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Electronic healthcare records are increasingly used for epidemiological research and in particular for cohort studies, studying the risk of disease or death over time. Data within electronic healthcare records are recorded by the healthcare professionals and administrative staff responsible for patient care, with minimal (if any) data quality checks. Recording of chronic disease diagnoses (in terms of presence/ absence of disease) has been shown to be accurate and this is likely driven by incentive schemes within the NHS for chronic disease management, such as the Quality and Outcomes Framework. However, the specific dates of chronic disease diagnoses are known to be recorded less accurately. Recorded diagnosis dates are typically later than “true” diagnosis dates or arbitrarily recorded as 1st of each month, or 1st January where the true day and/or month of diagnosis is unknown. The extent to which these types of errors affect data recorded across different clinical systems or for different diseases is currently unknown. These types of errors have implications for how to define dates of diagnoses using routine data. They may also introduce biases into analyses of time-to-event outcomes, either where the time to event is measured from the point of diagnosis (for example survival following a diagnosis of heart failure), or where the time of diagnosis is of interest (for example time to diagnosis of cardiovascular disease after age 50). The impact of these errors can be reduced by utilising data from multiple sources to more accurately define dates of diagnosis or, more recently, using statistical methods to account for errors in survival time measurement. However, the best approach for dealing with these errors, given different clinical scenarios is unclear.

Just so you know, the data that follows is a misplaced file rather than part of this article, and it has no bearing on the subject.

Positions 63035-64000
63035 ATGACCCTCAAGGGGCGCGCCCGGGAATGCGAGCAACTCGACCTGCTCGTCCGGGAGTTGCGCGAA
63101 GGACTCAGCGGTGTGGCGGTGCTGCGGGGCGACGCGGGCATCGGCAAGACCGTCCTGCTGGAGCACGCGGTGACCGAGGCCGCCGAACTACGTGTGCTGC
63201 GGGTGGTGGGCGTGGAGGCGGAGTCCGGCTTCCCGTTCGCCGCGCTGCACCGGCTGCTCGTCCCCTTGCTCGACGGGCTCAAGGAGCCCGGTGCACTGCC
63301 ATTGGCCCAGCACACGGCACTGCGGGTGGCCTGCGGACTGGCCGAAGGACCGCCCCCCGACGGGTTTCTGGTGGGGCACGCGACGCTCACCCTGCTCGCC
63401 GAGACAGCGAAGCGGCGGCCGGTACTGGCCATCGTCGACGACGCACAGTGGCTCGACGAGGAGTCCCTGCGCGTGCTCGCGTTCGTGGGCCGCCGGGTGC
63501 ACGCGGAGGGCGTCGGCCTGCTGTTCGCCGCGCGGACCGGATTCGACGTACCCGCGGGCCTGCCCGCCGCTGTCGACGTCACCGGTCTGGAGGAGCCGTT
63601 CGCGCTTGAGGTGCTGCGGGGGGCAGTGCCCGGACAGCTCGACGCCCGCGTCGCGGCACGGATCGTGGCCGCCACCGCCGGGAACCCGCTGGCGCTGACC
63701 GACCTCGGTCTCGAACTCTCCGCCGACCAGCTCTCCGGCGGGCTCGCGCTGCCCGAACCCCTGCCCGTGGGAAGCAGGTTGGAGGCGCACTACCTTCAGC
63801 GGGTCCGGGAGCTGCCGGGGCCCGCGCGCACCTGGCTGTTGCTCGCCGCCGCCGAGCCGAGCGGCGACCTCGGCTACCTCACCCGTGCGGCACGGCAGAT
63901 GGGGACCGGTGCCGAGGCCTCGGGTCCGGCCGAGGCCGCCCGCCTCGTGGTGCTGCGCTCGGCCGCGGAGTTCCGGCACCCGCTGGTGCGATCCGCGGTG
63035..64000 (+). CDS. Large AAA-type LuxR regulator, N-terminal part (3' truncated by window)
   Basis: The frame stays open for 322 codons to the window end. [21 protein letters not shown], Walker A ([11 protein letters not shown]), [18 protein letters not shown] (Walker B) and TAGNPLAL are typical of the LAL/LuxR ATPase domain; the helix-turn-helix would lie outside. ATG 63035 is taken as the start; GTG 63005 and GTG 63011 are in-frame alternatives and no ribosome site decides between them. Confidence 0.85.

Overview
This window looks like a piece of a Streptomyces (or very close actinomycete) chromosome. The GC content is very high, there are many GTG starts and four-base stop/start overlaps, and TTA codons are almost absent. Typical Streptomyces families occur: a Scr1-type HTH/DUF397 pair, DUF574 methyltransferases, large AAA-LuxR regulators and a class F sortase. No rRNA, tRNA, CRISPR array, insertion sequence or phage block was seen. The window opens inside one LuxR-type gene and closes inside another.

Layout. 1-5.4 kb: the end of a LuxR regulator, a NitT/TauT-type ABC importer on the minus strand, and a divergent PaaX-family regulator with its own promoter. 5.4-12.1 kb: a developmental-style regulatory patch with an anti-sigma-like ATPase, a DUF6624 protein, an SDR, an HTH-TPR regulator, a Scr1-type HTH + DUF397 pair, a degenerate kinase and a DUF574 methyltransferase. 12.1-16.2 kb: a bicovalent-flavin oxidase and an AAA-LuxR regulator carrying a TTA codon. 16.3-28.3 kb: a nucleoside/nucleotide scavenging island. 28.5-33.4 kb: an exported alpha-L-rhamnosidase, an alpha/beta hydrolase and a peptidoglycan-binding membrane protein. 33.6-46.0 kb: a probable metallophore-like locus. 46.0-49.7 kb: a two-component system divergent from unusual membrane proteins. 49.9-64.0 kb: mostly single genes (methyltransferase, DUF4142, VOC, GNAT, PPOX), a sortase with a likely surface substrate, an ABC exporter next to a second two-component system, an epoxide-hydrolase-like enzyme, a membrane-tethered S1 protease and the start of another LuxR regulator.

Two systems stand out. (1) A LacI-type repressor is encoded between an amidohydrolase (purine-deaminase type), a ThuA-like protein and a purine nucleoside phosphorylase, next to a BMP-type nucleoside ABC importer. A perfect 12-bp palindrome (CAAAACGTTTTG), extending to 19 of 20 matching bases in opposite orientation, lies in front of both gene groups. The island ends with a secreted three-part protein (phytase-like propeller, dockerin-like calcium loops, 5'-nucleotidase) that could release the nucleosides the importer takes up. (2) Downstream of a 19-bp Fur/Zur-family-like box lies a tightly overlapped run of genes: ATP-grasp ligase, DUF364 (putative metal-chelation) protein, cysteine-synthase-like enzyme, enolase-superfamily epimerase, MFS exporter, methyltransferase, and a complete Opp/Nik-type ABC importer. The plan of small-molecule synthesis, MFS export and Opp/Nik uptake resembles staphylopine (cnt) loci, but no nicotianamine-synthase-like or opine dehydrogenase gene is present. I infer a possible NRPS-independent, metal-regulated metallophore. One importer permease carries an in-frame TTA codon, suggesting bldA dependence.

This DPhil project will generate evidence for data-driven and statistical methods for handling errors in dates of diagnoses in time-to-event analyses of electronic healthcare records data. The specific chronic conditions to be studied are flexible, but should fit within the expertise of the proposed supervisors (cardiovascular disease, diabetes or cancer). Specific projects are likely to include: 

  • Literature review to identify studies of the accuracy of dates of diagnoses in electronic healthcare records.
  • Literature review to identify statistical methods for measurement error in survival time measurement
  • Evaluation of primary care electronic health records combined with practitioner survey data to examine how the accuracy of diagnosis dates varies according to  (e.g.) clinical systems, presence of incentive schemes, disease presentation.
  • Time-to-event analyses in simulated and electronic healthcare record data to compare statistical and data driven methods to deal with errors.

 This project will rely on access to records from primary care (e.g. CPRD), an enhanced understanding of the processes that generate these records and familiarity with time-to-event analyses.  Given this, the research student is likely to be embedded in the work carried out by the CPRD and Statistics groups.

Supervisors